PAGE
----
The National Portrait Gallery Launches Online Catalogue of Artist George Frederic Watts' Letters
The National Portrait Gallery has completed a major online catalogue of the personal and professional correspondence of the renowned nineteenth-century British artist George Frederic Watts (1817-1904), enabling, for the first time, world-wide access to the stories behind his remarkable life and career.
The nine-month project, funded by the National Cataloguing Grants Programme for Archives, has included the transcription of 1,446 letters and notes written to, or received by, Watts. The Collection reveals the professional and personal relationships of one of Britain's most significant artists, providing an invaluable source of material for researchers, students and those with an interest in British art in the nineteenth century.
Watts is celebrated for his portraits of eminent Victorians, known as his 'Hall of Fame' series, and the letters in the Collection, held in the Gallery's Heinz Archive and Library, reflect the impressive artistic, political, academic and social circles in which he moved. From his London residence, Little Holland House, where he lived with the bohemian Prinsep family, Watts corresponded with the Victorian elite and counted many 'celebrities' of the time his close friends, including William Ewart Gladstone, Dante Gabriel Rossetti, Alfred Tennyson, John Everett Millais, Cecil Rhodes, Cardinal Manning, Julia Margaret Cameron and James Martineau.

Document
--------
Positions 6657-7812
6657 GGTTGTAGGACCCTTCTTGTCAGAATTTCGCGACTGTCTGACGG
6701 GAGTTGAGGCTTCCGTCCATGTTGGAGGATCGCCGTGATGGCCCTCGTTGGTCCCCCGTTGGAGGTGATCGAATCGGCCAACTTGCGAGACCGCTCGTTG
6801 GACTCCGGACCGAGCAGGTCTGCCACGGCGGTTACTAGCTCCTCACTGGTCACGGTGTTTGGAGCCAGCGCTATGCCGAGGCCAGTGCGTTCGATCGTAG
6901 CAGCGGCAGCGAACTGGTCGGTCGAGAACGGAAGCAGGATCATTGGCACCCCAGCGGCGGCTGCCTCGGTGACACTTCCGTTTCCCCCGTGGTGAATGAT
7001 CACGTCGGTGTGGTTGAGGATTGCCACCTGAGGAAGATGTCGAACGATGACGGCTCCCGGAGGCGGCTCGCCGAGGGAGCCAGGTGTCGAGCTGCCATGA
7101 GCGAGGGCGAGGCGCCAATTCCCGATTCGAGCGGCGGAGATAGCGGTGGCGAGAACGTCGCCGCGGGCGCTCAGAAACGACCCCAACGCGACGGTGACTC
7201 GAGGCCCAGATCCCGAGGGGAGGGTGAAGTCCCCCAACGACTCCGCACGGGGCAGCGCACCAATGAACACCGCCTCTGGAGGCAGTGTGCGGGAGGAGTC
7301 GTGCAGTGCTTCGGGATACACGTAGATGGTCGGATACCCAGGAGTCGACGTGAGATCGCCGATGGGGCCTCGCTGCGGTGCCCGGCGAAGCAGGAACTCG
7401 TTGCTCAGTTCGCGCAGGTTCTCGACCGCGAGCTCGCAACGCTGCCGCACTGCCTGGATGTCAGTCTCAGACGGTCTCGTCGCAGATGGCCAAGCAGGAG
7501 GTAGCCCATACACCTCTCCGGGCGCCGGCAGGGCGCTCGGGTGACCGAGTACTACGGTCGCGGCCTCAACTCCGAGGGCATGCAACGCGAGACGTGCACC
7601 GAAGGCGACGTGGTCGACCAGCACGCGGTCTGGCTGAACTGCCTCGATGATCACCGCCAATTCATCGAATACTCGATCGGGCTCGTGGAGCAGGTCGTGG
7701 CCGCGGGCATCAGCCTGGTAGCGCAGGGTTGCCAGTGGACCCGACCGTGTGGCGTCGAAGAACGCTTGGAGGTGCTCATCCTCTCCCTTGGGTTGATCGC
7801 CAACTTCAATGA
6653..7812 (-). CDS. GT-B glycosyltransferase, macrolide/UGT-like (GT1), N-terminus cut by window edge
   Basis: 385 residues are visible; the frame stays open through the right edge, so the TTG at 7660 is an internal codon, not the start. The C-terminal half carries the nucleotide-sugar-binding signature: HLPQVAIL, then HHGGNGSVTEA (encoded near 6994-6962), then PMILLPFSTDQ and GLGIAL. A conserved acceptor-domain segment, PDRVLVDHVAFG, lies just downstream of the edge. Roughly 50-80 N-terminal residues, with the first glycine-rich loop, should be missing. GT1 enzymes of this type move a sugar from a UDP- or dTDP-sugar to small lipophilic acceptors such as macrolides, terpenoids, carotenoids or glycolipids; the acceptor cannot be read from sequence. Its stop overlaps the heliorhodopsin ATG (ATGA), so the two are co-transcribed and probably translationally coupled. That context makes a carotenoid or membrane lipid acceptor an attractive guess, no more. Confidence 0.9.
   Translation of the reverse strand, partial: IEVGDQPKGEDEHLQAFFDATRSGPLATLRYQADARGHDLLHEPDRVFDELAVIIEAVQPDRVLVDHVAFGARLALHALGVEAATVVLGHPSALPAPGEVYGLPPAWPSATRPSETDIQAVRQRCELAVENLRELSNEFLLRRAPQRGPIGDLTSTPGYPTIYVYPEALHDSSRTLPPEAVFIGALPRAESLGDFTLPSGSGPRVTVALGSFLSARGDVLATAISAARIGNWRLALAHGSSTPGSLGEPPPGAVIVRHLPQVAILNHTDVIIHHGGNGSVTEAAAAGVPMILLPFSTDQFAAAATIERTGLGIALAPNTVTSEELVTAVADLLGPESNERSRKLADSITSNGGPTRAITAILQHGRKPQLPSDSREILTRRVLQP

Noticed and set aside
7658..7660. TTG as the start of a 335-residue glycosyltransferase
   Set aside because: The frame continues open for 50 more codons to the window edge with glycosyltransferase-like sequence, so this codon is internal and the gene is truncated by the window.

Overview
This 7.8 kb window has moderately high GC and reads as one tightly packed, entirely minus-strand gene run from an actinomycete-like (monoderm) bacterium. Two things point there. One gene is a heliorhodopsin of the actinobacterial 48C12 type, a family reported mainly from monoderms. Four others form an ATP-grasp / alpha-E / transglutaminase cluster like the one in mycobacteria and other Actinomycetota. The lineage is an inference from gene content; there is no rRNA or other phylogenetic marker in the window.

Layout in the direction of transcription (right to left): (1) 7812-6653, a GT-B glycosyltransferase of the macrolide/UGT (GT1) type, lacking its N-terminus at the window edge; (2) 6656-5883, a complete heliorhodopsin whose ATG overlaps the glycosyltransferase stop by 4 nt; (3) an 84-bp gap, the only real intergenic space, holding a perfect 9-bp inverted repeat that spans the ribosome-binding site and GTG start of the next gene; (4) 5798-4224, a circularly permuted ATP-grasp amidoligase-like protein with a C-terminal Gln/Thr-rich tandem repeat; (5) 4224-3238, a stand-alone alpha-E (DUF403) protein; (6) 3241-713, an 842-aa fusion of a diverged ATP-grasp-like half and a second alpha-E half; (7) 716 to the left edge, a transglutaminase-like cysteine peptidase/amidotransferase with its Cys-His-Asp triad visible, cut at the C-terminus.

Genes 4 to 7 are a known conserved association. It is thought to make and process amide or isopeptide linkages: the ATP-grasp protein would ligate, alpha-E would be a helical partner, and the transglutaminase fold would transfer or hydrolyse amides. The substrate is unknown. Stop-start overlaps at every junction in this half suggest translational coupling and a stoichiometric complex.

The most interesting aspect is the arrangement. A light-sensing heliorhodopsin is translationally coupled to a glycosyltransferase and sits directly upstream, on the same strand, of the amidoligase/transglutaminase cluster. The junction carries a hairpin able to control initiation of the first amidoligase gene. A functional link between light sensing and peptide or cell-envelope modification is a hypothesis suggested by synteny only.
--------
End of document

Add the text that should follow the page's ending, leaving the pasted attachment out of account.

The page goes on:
Other highlights of the Collection include letters revealing the ideas behind his magnificent symbolist paintings; hundreds of letters between Watts and his art supplier, Winsor and Newton, detailing the secrets of his artistic practice and unusual techniques; and correspondence regarding his exhibitions, including one of over 200 of his works in 1881-82, which was the first ever retrospective of any living British artist, and another in New York in 1884-85. Other letters of interest record appointments for sittings, social engagements and his physical health.
The letters were compiled by Watts's second wife Mary Seton Watts (1849-1938) following her husband's death, in preparation for her biography of him, published in 1912. In July 1905, Mary Watts advertised for the loan of Watts's letters, intending to make copies for biographical research. The correspondence, both original and copied, was arranged and pasted into 15 albums, of which the National Portrait Gallery acquired 14, plus many loose letters.
The Heinz Archive and Library of the National Portrait Gallery, London, documents the history of the institution and its activities, and is the leading centre for research in the field of British portraiture. It also includes archive collections acquired from external sources, including the papers of key portrait artists and art historians. The Watts Collection is one of the most significant of these collections.